Mojo Nixon, some kind of joker, once recorded a song called Death Row Blues. Not that he knew anything about them.
The rough-cut Louisiana blues artist Robert Pete Williams, who earned himself a life sentence for shooting a man dead in 1956, recorded the songs Farm Blues, Freight Train Blues, Matchbox Blues, Railroad Blues, Tombstone Blues, Vietnam Blues, Prisoner’s Talking Blues and Pardon Denied Again. But he never had death row blues. Williams was pardoned after a pair of ethnomusicologists, who had recorded the melodious inmate, pleaded successfully for his release in 1958. That’s not the only time a prisoner was ever released because of his way with moans and seventh chords.
But who spoke for Damien Echols, Jason Baldwin and Jessie Misskelley? They were teenagers when they were convicted for the 1993 murder of three eight-year-old boys in West Memphis, Arkansas. (Echols alone was sentenced to death.) They spent 18 years in prison, while outside the gates, mounting evidence cast doubt on their conviction. And the three are subjects of a 2012 documentary directed by Amy Berg, West of Memphis, that’s opening in Toronto and Vancouver on Jan. 25.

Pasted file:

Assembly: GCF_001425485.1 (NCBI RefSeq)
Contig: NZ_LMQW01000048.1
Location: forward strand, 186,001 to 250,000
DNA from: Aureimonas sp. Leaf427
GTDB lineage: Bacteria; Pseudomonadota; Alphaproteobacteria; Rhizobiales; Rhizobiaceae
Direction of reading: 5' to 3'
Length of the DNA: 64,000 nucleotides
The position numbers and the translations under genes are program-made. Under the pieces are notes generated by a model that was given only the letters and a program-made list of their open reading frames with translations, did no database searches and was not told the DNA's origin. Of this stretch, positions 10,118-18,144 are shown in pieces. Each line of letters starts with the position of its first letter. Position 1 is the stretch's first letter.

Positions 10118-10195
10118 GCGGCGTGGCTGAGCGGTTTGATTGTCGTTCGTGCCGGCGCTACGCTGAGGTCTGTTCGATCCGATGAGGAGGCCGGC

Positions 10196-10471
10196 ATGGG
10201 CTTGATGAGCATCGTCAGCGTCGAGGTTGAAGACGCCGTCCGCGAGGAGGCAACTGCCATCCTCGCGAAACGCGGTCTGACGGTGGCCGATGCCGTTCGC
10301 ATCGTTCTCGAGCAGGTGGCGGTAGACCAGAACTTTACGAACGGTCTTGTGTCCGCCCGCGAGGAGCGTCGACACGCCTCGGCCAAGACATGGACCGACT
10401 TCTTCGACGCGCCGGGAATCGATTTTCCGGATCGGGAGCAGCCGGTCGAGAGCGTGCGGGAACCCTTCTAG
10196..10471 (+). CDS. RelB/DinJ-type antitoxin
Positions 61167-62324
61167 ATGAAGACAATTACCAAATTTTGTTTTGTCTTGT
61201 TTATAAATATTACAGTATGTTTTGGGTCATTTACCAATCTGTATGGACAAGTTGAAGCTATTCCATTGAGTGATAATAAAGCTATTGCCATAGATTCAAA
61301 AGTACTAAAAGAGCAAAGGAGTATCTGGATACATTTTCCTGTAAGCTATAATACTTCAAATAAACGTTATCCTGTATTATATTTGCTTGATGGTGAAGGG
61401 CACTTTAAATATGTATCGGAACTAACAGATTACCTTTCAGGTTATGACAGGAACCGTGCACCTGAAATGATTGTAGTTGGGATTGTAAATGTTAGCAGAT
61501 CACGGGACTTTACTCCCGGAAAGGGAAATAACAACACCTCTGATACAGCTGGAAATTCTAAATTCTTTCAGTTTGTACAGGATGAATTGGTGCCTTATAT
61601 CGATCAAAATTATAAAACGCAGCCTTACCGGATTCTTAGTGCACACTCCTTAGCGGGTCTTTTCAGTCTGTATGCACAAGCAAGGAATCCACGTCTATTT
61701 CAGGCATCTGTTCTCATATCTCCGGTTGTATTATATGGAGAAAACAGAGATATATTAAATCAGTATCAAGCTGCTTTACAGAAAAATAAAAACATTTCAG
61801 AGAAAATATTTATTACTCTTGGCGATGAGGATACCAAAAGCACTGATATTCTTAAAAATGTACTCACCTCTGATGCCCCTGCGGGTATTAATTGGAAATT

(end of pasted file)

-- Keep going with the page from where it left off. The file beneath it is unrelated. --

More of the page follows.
Those who fought for the trio’s acquittal – they were finally freed in 2011 but still haven’t been exonerated – included musicians such as Eddie Vedder, Henry Rollins, Marilyn Manson, Patti Smith and Natalie Maines, all of whom contributed to an emotional soundtrack to Berg’s film.
This album, however, features “music and songs inspired by the film.” The actual score was written and performed by the soundtrack-specializing duo of Nick Cave and Warren Ellis (both of the Australian alt-rock band Grinderman and, in Cave’s case, the Bad Seeds).
Solemn elements of the Cave-Ellis score are heard on the opening track of the album, Damien Echols Death Row Letter Year 9, in which the spoken-word artist and hardcore musician Rollins reads a letter Echols had written to him in 2003.
“I’m getting scared, Henry,” it reads. “I can’t tell anyone else that, because everyone here wants me to be fearless, to have no doubts.”
Pink Floyd’s Mother, a slow, spacey number about emotional retreat and isolation, is rendered poignantly by the Dixie Chicks’ Maines and, on lap steel, Ben Harper. A highlight is Joy by Lucinda Williams, a gritty, jangly blues tune first recorded by the alt-country misery queen in 1998 and re-recorded recently: “You got no right to take my joy; I want it back.”
Shock-rocker Manson offers a rigid, relentless take on You’re So Vain, while actor Johnny Depp, as part of the band credited as Tonto’s Giant Nuts, is nothing special on a rumbling cover of Mumford and Sons’ Little Lion Man.
Vedder, a staunch backer of the West Memphis 3, contributes a ukelele love song originally written for Echols and his wife, who met and married while Echols sat on death row.
Poet-punkstress Smith closes with a scratchy and haunting live version of Wing: “I couldn’t go nowhere, no future at all, yet I was free.” Freedom isn’t necessarily just another word for nothing left to lose. Sometimes being free, if only in the mind, is all there is.
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